We haven't done one of these in a while, as the Oscar season has continued to take hold and staggered releases have made it a little difficult to suss out just how available some of these films might be to a wider audience. But obviously "The Hobbit: The Battle of the Five Armies" has been blasted out globally, and I imagine there are some opinions on it locked and loaded.
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“SNL’s” Kim Jong-Un quickly retreats when a laser gun trained its sights on him
“I’m not Bobby Moynihan, I’m Seth Rogen,” said Moynihan, who played the North Korean leader. PLUS: Dr. Evil interrupts “SNL’s” cold open, and “SNL” goes after Serial podcast.
Kevin Hart will host “SNL’s” 1st episode of 2015
Hart hosts for the 2nd time on Jan. 17. He last hosted in March 2013.
Here’s a photo of “The Colbert Report’s” official guest list for the finale
A total of 100 “celebrities" were invited for Thursday’s send-off.
Chris Rock revealed to be Jimmy Fallon’s Hashtag the Panda
Watch Rock take over for Ben Stiller.
Last night, I posted my interview with the "Survivor: San Juan del Sur" fifth place finisher, Baylor Wilson, who admitted that even though she voted for her mother at Final Tribal, she'd vote for Natalie now if she had the chance.
One Jury member who voted for Natalie, but who was a question-mark in my early guesses, was Keith Nale, a 53-year-old firefighter from Louisiana. Keith, who became something of an Immunity machine post-Merge, protecting himself from several possible vote-outs, knew that Natalie had spared him at at least one Tribal, but he also arrived at Final Tribal with some frustration at the remaining Twinie, accusing her of lying to him.
In the end, Keith explains that he just thought Natalie was more deserving than the other two finalists, which is a pretty legitimate reason to cast a vote, I suppose.
A fan favorite for his "Awww shucks" approach to the game, Keith also made one of the more glaring gaffes this season when he outed his secret alliance by telling a badgering Reed "Just stick to the plan" mid-Tribal.
In our exit interview, Keith talks about the "Just stick to the plan" moment, as well as his surprise at becoming such a challenge threat. It sounds like Keith, who wasn't a big "Survivor" fan coming is, has become a fan, but don't worry, he'll never become the sort of strategic threat Jeremy wanted him to be.
Check out the full Q&A below...
I’ve covered every episode of “Saturday Night Live” for HitFix for the past five seasons, and I can’t think of a more sustained level of quality than what the show has achieved during its Fall run. We’ve had two great episodes (Martin Freeman, Cameron Diaz), one interesting misfire (Chris Rock), and then six other episodes that have all had much more positive qualities than negative ones. The current cast doesn’t have a true alpha star, but that’s worked in its favor, as the ensemble measures favorably against any in the show’s history. This season’s focus on sketches that work regardless of the current pop-culture landscape has yielded segments that provide laughs now and will stand the test of time. It hasn’t been perfect, but “perfection” isn’t the point of “SNL.” The point is to constantly innovate within its established, successful framework, and this half-season has done that and then some. Will Amy Adams help continue that streak? Let’s find out.
Craig Ferguson uses famous TV twist endings to say goodbye to “Late Late Show"
Ferguson went back to his Mr. Wick character from “The Drew Carey Show” as the final episode paid homage to the endings of “Newhart,” “St. Elsewhere” and “The Sopranos.”
Watch Darlene Love’s final "Christmas (Baby Please Come Home)” Letterman performance
Compare to her 1st Letterman performance from 1986.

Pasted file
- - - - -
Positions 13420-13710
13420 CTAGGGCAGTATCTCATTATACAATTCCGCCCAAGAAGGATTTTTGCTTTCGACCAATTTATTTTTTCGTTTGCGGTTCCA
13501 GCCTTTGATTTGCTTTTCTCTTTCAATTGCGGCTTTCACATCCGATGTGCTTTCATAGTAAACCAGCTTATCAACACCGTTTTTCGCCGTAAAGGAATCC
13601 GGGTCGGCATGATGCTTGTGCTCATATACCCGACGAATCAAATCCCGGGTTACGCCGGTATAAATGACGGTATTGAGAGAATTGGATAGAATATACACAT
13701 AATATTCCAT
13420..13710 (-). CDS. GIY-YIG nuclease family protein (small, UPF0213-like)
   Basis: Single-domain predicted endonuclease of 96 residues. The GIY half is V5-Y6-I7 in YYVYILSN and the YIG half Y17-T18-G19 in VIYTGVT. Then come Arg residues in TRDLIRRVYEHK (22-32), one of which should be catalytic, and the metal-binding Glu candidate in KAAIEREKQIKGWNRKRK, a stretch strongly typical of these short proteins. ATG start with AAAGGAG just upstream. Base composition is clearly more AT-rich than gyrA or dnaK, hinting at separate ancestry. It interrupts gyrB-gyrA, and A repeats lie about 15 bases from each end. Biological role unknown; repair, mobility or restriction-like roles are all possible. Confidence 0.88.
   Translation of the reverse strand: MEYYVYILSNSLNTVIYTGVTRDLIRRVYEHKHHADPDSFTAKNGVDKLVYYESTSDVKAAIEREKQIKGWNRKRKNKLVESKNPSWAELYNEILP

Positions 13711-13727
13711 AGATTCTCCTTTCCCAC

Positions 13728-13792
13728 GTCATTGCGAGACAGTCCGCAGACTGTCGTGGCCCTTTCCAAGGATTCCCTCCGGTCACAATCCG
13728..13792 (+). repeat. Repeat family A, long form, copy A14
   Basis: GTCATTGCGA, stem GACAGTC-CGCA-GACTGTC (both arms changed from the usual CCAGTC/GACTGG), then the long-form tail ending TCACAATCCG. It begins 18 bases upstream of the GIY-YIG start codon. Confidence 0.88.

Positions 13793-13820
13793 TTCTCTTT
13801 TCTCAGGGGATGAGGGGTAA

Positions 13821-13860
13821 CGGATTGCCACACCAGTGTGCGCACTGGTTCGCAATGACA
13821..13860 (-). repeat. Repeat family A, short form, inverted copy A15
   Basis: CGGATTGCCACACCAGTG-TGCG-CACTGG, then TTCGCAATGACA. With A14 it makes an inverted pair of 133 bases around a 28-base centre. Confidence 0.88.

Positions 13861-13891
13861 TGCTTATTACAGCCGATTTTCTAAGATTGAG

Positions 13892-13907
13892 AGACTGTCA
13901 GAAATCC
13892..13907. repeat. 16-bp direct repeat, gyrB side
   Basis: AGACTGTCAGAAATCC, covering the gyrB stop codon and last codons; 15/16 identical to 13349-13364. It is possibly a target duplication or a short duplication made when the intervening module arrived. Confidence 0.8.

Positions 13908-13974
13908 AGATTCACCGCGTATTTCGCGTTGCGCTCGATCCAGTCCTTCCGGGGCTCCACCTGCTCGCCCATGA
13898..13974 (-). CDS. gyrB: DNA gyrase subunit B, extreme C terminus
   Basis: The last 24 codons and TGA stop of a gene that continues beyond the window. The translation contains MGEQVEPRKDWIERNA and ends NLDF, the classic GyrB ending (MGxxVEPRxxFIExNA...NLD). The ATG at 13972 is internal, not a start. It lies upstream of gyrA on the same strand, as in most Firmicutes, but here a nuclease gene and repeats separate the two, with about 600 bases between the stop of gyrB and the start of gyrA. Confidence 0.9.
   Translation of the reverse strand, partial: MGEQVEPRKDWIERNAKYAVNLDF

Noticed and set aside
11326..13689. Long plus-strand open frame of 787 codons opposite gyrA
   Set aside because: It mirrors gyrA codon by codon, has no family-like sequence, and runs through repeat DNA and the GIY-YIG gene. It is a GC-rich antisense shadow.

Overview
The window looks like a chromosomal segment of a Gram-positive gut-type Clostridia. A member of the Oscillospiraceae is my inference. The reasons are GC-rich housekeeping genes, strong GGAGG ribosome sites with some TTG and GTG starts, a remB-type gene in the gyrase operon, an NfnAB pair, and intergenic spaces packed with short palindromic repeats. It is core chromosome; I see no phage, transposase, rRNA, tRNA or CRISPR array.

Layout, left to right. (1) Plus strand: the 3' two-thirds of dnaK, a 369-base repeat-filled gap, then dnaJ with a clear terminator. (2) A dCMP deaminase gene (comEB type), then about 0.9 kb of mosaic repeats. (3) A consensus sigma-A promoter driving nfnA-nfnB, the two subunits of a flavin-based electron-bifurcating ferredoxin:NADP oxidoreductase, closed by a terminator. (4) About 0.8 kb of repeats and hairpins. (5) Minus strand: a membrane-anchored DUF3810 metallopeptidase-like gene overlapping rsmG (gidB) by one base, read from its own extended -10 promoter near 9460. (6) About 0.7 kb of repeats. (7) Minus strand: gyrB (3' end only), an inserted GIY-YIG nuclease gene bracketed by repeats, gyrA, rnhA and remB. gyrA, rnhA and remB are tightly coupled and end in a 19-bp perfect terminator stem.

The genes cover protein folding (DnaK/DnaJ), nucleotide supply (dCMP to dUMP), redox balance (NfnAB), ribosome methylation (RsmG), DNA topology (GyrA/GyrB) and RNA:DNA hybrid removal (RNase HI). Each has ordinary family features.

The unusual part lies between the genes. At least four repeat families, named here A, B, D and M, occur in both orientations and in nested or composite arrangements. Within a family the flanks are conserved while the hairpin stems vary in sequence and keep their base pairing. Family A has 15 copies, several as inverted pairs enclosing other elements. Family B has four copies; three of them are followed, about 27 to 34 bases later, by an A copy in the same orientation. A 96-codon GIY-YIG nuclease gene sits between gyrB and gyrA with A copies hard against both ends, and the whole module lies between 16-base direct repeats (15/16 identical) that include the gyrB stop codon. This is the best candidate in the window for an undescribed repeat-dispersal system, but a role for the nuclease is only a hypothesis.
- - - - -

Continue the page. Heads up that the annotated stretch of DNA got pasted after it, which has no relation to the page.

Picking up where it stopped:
What was Ken Jeong doing on the set of “Glee”?
The “Community” star was spotted on set with Chord Overstreet and Harry Shum Jr.
Kristen Bell & Dax Shepard welcome a 2nd daughter
Delta Bell joins older sister Lincoln.
As Will Gluck's new film version of "Annie" opens, an adorable red-haired moppet stands in front of her class reading a plucky book report. As she finishes, her teacher rolls his eyes and calls on the next student, Annie B. With that very post-modern move, things are handed over to Quvenzhane Wallis, who approaches her first scene the way she approaches literally every single second of the film: big smile in place, bouncing rather than dancing, and sing-talking her way through songs that demand a much better singer.
Harsh, perhaps, but from start to finish, "Annie" feels like a movie made by people who are deeply embarrassed to be working on a musical, and that's a problem. Wallis, who is an appealing young performer, simply doesn't have the chops for what has traditionally been one of the more demanding leads in a musical for a young performer, and Gluck, along with co-writer Aline Brosh McKenna, has built a film around Wallis that is constantly undercutting the songs, the choreography, and the entire idea of musicals. Jamie Foxx seems like he's the most comfortable out of all the cast members with the music, while Rose Byrne seems to have finally found something she's not awesome at, and Bobby Cannavale is either dubbed by another singer or has the single most "that is not what I would have expected" voice I've ever heard. Cameron Diaz growls her way though a couple of things, and between her singing and the way she plays Mrs. Hannigan, this might actually be cumulatively more uncomfortable than "Sex Tape," no easy feat.
When producer John Lesher first told me way back in June that "Birdman" was a bit of a "magic trick" designed to look like a single take, my jaw dropped. How had I not heard about this? "We're not really talking about it too much," he said at the time, a few months ahead of the film's Venice film festival debut. Which is fair enough. You don't want the technique to overshadow the experience of the film.
But then again, the technique of "Birdman" is the experience. It's the thematic soul of its very existence. So naturally, I was dying to talk to cinematographer Emmanuel Lubezki ("Chivo") once the season got underway. Only problem: he was stuck in Calgary shooting Alejandro González Iñárritu's follow-up, "The Revenant," a production that runs through April. What???